June 14 (UPI) -- Robert Mueller, the special counsel in charge of investigating allegations of collusion between the Russian government and the Donald Trump presidential campaign, has requested to interview several high-ranking officials about whether the president sought to end an FBI probe, unnamed sources said.
The Washington Post first reported that five people briefed on the matter, all of whom requested anonymity, said that director of national intelligence Daniel Coats, National Security Agency head Mike Rogers, and Rogers's former deputy, Richard Ledgett, will be interviewed by Mueller's investigators as early as this week.
The New York Times reported that none of the men were involved in the Trump campaign, indicating that interviews with them would not be about possible Russian meddling in the election but about whether Trump asked for their help to convince former FBI director James Comey to drop an investigation into former national security adviser Michael Flynn.
Sources told Bloomberg that Mueller specifically wants to ask the officials about whether Trump sought their help to stop the FBI probe into Flynn.
Shortly after the Washington Post story was published, a Republican National Committee memo about how to respond to the allegations was leaked to the newspaper's White House bureau chief.
"There is no case for obstruction of justice. This point has been made by legal scholars from both sides of the aisle over and over again," the memo states.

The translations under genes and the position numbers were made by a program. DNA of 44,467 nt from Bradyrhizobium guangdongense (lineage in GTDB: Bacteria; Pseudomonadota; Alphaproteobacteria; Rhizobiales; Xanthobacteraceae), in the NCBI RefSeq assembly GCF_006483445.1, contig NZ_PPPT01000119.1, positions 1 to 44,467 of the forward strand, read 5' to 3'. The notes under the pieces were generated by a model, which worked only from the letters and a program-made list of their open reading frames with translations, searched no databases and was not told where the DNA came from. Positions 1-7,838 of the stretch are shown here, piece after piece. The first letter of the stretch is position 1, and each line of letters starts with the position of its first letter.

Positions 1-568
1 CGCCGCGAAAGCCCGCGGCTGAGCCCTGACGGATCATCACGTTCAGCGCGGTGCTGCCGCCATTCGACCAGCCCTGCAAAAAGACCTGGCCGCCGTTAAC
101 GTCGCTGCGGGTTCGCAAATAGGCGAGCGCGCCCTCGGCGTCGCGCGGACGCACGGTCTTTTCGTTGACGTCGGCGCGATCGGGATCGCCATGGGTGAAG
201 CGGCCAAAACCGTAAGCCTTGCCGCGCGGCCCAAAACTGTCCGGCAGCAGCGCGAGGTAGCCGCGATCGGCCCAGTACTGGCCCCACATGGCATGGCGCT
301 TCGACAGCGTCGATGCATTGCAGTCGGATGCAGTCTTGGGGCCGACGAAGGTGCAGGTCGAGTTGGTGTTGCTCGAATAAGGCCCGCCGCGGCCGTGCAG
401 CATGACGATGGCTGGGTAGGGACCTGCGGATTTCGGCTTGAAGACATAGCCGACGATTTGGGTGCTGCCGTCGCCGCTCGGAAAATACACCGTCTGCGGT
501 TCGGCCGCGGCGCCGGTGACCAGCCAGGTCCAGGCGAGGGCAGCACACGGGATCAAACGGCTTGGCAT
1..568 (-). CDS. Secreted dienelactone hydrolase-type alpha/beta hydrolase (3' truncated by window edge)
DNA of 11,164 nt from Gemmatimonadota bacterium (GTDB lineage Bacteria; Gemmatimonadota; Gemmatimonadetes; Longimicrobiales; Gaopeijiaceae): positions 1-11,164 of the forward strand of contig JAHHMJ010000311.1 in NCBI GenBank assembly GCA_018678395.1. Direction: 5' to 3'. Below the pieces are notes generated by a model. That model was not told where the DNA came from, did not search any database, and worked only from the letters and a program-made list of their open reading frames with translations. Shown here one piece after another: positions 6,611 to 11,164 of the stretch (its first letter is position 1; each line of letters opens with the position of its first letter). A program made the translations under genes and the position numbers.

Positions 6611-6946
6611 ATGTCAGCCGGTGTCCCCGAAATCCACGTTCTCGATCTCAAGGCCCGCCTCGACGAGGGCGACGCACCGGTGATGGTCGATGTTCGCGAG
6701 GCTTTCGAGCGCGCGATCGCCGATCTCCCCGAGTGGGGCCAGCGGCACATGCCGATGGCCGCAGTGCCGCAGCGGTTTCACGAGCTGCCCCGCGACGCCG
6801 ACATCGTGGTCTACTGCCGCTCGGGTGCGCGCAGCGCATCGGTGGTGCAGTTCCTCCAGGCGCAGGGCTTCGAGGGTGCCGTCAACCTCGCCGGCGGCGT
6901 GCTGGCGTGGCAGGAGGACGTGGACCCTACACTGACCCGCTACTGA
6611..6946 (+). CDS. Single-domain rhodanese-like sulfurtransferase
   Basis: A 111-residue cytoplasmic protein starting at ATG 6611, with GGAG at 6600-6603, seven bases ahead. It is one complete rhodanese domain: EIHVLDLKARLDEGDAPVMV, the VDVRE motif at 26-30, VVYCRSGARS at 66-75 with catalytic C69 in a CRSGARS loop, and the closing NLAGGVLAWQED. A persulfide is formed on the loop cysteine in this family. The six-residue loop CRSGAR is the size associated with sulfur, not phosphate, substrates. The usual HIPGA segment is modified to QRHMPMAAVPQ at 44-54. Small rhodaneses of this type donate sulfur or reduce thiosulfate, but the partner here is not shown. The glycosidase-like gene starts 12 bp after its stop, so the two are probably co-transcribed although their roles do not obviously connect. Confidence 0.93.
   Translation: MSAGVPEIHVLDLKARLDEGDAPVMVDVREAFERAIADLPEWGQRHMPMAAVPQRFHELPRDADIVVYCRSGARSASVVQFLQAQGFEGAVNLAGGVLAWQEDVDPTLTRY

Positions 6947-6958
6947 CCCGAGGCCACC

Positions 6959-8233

It goes on to tell RNC members to say: "If this leaked account is true, it means the special counsel has struck out on trying to prove collusion and is shifting to obstruction in an effort to save face."
Trump tweeted the same argument early Thursday morning.
"They made up a phony collusion with the Russians story, found zero proof, so now they go for obstruction of justice on the phony story. Nice," he wrote.
During testimony before the U.S. Senate on June 8, Comey said Trump asked him to "let Flynn go," but stopped short of calling the request obstruction.
"I don't think it's for me to say whether the conversation I had with the president was an effort to obstruct," Comey said. "I took it as a very disturbing thing, very concerning, but that's a conclusion I'm sure the special counsel will work towards to try and understand what the intention was there, and whether that's an offense."
Mueller was named special counsel to investigate whether Russia meddled in the 2016 U.S. presidential election after Attorney General Jeff Sessions stepped aside from the probe and amid calls for a special investigator. Flynn was forced to resign in February after it was revealed he declined to tell Vice President Mike Pence about a meeting he had with Russian ambassador Sergey Kislyak.